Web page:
night had closed in, and the abbot and friars waited at the Portal with torches to light his entrance. "Father," said he to the abbot, as he crossed the threshold, "I am come to lay my bones among you." He took to his bed, from which he was to rise not again. Melancholy vaticinations and forebodings continued to haunt him. "Upon Monday, in the morning," says Cavendish, his faithful attendant, and the chronicler of his last hours, "as I stood by his bedside about eight of the clock, the windows being close shut, having wax lights burning upon the cupboard, I beheld him, as me seemed, drawing fast to his end. He, perceiving my shadow upon the wall by his bedside, asked…. 'What is it of the clock?' 'Forsooth, sir,' said I, 'it is past eight o'clock in the morning.' 'Eight of the clock?' quoth he, 'that cannot be,' rehearsing divers times, 'Eight of the clock, eight of the clock. Nay, nay,' quoth he at last, 'it cannot be eight of the clock, for by eight of the clock ye shall lose your master.'" [20] He survived all that day.

At six on Tuesday morning, Kingston, Lieutenant of the Tower, entered his chamber to inquire how he did? "Sir," said he, "I tarry but the will and pleasure of God." His intellect remained perfectly clear. "Be of good cheer," rejoined Kingston. "Alas! Master Kingston," replied the dying cardinal, "if I had served God as diligently as I have served the king, He would not have given me over thus in my gray hairs. Howbeit," he added, "this is the just reward I must receive for all my worldly diligence and pains, only to satisfy his vain pleasure, not regarding my duty to God." [21] Such was Wolsey's judgment upon his own life.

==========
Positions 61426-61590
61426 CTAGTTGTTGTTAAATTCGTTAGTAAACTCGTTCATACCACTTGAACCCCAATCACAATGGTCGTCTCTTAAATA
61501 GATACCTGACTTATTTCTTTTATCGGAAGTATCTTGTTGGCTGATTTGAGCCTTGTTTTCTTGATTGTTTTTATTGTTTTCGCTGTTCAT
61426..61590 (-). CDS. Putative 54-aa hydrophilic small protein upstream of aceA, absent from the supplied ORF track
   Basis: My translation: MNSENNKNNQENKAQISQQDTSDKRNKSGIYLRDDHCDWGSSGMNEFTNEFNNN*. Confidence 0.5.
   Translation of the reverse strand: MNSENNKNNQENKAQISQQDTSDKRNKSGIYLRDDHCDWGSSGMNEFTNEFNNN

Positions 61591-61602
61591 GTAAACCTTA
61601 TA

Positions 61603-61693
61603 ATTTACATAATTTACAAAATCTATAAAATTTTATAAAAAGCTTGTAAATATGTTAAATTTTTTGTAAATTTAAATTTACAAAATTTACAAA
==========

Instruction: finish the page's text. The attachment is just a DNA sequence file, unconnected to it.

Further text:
He had but few minutes to live, and the use he made of them was to send a last message to his former master, on a matter that lay near his heart. "Master Kingston," he said, "attend to my last request: tell the king that I conjure him in God's name to destroy this new pernicious sect of Lutherans…. The king should know that if he tolerates heresy, God will take away his power." Wolsey is the same man on his death-bed as when, sitting under the canopy of state, he had sent martyrs to the fire. His last breath is expended in fanning the torch of persecution in England. But now the faltering tongue and glazing eye told those around him that the last moment was come. "Incontinent," says Cavendish, "the clock struck eight, and then gave he up the ghost," leaving the attendants awe-struck at the strange fulfillment of the words, "By eight of the clock ye shall lose your master." The corpse, decked out in Pontifical robes, with mitre and cross and ring, was put into a coffin of boards and carried into "Our Lady Chapel," where the magistrates of Leicester were permitted to view the uncovered ghastly face, and satisfy themselves that the cardinal was really dead. A grave was hastily dug within the precincts of the abbey, wax tapers were kept burning all night round the bier, orisons were duly sung, and next morning, before daybreak, the coffin containing the body of the deceased legate was carried out, amidst funeral chants and flaring torches, and deposited in the place prepared for it. Dust to dust. The man who had filled England with his glory, and Europe with his fame, was left without tomb or epitaph to say, "Here lies Wolsey."